Issues start with legalization of pot and crossing to U.S.
Since Canada’s legalization of recreational marijuana, U.S. Customs and Border Protection (CBP) Office of Field Operations Area Port of Sweetgrass has encountered travelers arriving from Canada in possession of marijuana. Most recently, two U.S. citizens entering the United States through the Sweetgrass Port of Entry admitted to having possession of a marijuana pipe. They also admitted to purchasing marijuana in Canada. CBP officers discovered hash oil during a search of their vehicle along with other declared items. The two were arrested and turned over to Toole County Sheriff’s office for prosecution.
CBP would like to remind travelers that although medical and recreational marijuana may be legal in some U.S. states and Canada, the sale, possession, production, and distribution of marijuana, or the facilitation of these activities remain illegal under U.S. Federal Law. Crossing the border or arriving at a U.S. port of entry in violation of this law may result in denied admission, seizure, fines, and/or arrest. Requirements for international travelers wishing to enter the U.S. are governed by and conducted in accordance with U.S. Federal Law. Any arriving alien who is determined to be a drug abuser or addict, or who is convicted of, admits having committed, or admits committing, acts which constitute the essential elements of a violation of (or an attempt or conspiracy to violate) any law or regulation of a State, the United States, or a foreign country relating to a controlled substance, is inadmissible. A Canadian citizen working in or facilitating the proliferation of the legal marijuana industry in Canada, coming to the U.S. for reasons unrelated to the marijuana industry will generally be admissible to the U.S. But, if a traveler is found to be coming to the U.S. for reason related to the marijuana industry, they may be deemed inadmissible.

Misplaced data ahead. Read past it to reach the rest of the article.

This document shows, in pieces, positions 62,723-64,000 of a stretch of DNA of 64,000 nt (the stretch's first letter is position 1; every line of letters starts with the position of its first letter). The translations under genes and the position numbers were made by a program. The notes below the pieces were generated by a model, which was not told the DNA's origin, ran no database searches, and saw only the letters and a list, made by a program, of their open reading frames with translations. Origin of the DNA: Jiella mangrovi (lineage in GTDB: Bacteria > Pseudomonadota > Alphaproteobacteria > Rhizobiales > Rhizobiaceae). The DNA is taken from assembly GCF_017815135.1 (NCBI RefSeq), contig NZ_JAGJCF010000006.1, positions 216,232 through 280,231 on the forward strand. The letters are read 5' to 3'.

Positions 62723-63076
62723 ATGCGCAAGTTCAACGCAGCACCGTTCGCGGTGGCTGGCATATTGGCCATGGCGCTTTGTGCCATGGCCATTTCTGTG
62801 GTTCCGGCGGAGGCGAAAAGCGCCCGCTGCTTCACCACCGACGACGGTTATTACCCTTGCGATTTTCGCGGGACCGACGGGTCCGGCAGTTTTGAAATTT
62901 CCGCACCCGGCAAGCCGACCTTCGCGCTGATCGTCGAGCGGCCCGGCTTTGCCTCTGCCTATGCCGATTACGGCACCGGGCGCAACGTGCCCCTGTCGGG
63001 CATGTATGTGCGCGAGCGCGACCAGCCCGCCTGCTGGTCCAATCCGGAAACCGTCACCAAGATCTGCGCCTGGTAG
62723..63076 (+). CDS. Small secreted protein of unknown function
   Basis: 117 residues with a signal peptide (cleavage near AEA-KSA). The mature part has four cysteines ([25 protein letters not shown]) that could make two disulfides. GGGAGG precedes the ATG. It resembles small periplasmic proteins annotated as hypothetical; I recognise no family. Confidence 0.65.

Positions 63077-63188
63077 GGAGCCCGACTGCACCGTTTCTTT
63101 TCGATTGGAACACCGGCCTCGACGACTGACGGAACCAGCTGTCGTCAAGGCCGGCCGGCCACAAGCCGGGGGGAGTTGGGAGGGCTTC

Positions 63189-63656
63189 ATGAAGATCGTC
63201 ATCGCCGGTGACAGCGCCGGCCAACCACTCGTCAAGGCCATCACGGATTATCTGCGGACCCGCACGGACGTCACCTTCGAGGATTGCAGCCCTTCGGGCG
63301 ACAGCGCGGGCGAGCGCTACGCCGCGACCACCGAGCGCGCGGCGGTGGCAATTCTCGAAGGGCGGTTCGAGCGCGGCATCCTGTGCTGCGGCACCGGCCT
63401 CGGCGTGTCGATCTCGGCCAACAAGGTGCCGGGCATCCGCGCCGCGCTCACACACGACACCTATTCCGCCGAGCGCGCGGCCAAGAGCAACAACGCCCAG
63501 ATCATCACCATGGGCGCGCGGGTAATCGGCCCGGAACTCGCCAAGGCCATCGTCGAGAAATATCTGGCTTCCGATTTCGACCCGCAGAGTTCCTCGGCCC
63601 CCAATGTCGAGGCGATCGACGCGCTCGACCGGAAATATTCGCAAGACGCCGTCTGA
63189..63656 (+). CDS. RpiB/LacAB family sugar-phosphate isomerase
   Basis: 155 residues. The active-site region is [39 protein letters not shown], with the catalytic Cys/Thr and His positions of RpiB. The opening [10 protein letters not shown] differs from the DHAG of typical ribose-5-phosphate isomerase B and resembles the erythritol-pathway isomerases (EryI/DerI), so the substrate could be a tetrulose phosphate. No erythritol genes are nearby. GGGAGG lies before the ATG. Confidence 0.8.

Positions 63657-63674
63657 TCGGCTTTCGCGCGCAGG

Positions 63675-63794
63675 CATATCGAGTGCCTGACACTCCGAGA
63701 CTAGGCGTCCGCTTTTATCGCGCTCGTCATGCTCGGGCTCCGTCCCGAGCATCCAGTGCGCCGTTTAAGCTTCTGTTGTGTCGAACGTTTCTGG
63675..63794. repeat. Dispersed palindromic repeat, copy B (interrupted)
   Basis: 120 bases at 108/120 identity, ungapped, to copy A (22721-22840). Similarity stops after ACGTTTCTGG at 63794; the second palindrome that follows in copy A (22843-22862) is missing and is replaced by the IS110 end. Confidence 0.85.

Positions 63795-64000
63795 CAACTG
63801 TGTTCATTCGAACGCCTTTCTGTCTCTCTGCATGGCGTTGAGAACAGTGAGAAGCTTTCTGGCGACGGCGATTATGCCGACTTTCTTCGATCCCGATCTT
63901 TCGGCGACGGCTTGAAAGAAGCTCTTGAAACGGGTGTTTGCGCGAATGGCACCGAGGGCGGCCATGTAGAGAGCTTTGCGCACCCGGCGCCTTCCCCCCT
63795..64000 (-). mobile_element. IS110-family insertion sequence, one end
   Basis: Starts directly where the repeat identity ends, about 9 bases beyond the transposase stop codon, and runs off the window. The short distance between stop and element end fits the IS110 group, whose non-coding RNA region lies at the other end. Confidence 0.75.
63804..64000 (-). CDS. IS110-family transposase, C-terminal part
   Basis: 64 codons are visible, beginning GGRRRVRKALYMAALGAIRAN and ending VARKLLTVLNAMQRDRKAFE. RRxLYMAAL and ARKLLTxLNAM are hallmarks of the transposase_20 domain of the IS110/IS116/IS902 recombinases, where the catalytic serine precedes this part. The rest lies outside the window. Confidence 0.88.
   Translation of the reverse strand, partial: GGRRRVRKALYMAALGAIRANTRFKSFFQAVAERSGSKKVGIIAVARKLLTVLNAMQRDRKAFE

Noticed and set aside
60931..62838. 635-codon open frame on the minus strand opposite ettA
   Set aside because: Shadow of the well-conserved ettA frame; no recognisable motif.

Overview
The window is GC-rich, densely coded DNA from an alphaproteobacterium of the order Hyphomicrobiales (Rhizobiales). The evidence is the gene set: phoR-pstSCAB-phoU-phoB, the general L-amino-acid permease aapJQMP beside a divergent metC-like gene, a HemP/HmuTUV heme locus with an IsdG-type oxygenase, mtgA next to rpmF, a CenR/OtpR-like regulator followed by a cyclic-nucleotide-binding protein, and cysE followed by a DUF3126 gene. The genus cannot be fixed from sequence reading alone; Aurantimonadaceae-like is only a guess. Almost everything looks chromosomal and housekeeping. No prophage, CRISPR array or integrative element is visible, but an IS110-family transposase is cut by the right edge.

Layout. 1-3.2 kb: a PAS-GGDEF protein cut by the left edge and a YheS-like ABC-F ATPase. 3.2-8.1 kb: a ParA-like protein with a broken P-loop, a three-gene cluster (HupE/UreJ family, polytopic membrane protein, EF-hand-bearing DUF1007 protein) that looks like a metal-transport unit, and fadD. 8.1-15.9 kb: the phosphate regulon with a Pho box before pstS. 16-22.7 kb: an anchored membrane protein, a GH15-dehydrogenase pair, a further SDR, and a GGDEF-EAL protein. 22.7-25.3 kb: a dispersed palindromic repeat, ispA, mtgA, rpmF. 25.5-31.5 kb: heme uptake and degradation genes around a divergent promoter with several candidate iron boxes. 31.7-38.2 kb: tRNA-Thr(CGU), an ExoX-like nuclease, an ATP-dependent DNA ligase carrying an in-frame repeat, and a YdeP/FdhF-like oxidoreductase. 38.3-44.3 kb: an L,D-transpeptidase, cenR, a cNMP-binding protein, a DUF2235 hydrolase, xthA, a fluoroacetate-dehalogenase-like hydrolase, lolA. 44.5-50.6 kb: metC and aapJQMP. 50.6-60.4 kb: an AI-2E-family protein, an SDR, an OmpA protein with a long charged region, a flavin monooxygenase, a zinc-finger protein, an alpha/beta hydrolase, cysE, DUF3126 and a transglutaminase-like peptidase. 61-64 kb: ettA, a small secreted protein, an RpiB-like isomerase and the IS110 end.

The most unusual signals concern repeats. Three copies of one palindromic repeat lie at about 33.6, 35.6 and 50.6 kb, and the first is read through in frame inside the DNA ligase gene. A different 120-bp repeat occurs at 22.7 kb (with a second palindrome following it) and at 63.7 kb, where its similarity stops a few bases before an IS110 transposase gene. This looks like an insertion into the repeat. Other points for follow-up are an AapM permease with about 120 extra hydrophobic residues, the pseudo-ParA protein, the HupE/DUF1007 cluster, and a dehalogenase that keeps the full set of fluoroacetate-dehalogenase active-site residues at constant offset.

“Our highly trained CBP officers are our great nation’s first line of defence. They continually work to detect and prevent the illegal importation of narcotics, including marijuana. This mission remains unchanged. CBP is proud to work together with our state and local law enforcement partners to enforce our nation’s laws.” stated Sweetgrass Area Port Director Daniel Escobedo.